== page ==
Freshman Burke making big impact at Michigan
The game had been a nightmare for Jordan Taylor. The Wisconsin star couldn't seem to shake free against Michigan's defense, and he was outplayed for significant stretches by Trey Burke, the new point guard for the Wolverines.
After Michigan pulled away and won by 18 points, Taylor gave Burke perhaps the biggest compliment possible.
''The thing with Michigan is that they lost an NBA-caliber player in Darius Morris, and they've actually gotten better,'' Taylor said.
Indeed, the Wolverines have hardly missed a beat following Morris' departure. Burke, a freshman, has stepped in and guided 13th-ranked Michigan to an impressive start. Although the Wolverines have an experienced group around him, it's no exaggeration to say Burke has been their best player at times. He's averaging 14.1 points and 5.1 assists while avoiding the types of mistakes a young player might make while adjusting to such an important role.
''At the beginning of the season, I would get nervous,'' Burke said. ''The more I'm playing now - we're playing two or three games a week now - I'm pretty much used to it.''
Michigan made the NCAA tournament last season thanks to a late-season run. Morris was the leader of that team, averaging 15 points and 6.7 assists, but he played so well he was able to leave school after his sophomore season. Morris was drafted by the Los Angeles Lakers.
The Wolverines had high hopes for 2011-12 anyway. The other four starters returned, but it wasn't clear how they would replace Morris, the 6-foot-4 point guard who seemed to have the ball in his hands on every possession.
Burke put those concerns to rest almost immediately.
''Here's Darius, he's playing with Kobe the other night,'' Michigan coach John Beilein said. ''Trey already has more assists in this season than Darius had his whole freshman year, and Darius is a heck of a player.''
Burke has started all but one game this season. He's a different type of player than Morris - shorter and perhaps less adept at creating his own shot in the lane - but he has looked comfortable in Michigan's offense. The Wolverines rely a lot on their 3-point shooting, and in that respect, Burke has actually outperformed his predecessor.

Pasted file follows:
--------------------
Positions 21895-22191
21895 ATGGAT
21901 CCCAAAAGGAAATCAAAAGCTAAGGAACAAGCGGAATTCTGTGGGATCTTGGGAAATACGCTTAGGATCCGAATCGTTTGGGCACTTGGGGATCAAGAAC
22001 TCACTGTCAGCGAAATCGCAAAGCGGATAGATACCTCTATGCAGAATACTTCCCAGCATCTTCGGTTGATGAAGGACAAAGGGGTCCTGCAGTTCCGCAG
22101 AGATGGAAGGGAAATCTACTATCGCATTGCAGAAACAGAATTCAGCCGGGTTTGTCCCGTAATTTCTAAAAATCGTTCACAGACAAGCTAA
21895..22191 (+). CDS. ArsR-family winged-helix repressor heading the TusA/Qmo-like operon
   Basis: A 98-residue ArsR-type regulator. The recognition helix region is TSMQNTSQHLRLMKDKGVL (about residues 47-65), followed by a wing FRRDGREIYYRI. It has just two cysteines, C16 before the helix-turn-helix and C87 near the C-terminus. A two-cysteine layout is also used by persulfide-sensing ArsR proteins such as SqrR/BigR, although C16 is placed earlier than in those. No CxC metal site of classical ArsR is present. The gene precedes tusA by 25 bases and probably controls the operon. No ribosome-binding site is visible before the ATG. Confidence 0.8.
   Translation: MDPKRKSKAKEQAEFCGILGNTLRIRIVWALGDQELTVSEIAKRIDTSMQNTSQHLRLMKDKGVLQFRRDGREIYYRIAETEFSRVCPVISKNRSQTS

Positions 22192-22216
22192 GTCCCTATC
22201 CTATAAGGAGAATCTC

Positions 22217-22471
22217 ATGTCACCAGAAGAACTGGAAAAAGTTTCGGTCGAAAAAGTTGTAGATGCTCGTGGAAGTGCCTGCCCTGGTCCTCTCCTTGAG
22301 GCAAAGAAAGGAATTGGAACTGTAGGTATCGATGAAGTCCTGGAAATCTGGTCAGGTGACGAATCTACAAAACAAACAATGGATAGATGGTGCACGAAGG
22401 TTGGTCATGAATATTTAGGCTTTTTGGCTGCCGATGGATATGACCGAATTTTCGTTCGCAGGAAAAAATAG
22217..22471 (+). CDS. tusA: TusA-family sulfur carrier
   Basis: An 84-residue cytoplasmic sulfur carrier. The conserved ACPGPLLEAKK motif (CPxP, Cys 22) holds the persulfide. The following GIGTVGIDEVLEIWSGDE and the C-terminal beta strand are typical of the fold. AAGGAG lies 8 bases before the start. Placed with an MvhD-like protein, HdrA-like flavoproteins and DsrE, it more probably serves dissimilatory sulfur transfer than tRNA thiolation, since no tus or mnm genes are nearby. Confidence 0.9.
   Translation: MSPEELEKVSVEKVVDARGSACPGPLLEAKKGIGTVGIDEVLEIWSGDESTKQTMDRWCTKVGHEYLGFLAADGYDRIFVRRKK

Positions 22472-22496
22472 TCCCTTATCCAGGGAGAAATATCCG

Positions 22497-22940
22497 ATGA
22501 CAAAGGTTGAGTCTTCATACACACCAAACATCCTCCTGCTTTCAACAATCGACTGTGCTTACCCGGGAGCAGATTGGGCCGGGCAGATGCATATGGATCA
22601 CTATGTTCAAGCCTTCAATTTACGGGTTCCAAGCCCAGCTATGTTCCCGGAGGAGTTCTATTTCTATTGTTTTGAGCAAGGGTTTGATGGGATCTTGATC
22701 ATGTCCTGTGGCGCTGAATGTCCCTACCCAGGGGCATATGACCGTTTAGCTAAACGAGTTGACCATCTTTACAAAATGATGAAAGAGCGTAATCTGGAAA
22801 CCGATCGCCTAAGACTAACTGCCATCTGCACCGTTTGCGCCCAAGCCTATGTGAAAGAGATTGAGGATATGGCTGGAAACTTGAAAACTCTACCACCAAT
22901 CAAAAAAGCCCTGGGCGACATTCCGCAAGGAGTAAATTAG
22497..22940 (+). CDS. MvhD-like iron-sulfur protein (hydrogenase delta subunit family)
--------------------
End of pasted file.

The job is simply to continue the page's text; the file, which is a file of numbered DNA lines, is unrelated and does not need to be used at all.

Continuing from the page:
Burke has made 26 shots from 3-point range this season, more than Morris made in his entire two-year career with the Wolverines.
''I think Burke can hit a few shots that Darius couldn't, and he can do some other things,'' Taylor said. ''I was really impressed.''
At 5-foot-11, Burke could have his problems against bigger guards, but the 6-foot-1 Taylor couldn't take advantage last weekend. He scored only 12 points, most of them after Michigan had taken control en route to a 59-41 win.
Burke scored 14 points in that game and followed it up with 19 points, seven assists and seven rebounds Wednesday night, playing 45 minutes in a 66-64 overtime win over Northwestern. Burke scored Michigan's final eight points and made several key free throws to help hold off the Wildcats.
The Wolverines (14-3, 4-1 Big Ten) play at Iowa (10-8, 2-3) on Saturday. Aside from a 4-for-15 night at Indiana last week, Burke has held his own against tough competition within the conference. Burke credits his coaches, who have kept him prepared without overwhelming him.
''Sometimes they throw a lot at me, but they do a great job of continuing to remind me all the defensive principles, everything on offense,'' Burke said. ''We go over all our plays, all the time.''
The remarkable thing about Burke is that he's only a freshman. Even Morris didn't turn into a real standout until his sophomore season. When he went to the NBA, Beilein turned over the point guard duties to a player in his first college season, but Burke has been up to the challenge.
''It's not normal,'' Beilein said. ''It's rare, and it's been very good. Our hope is it doesn't have to happen too often.''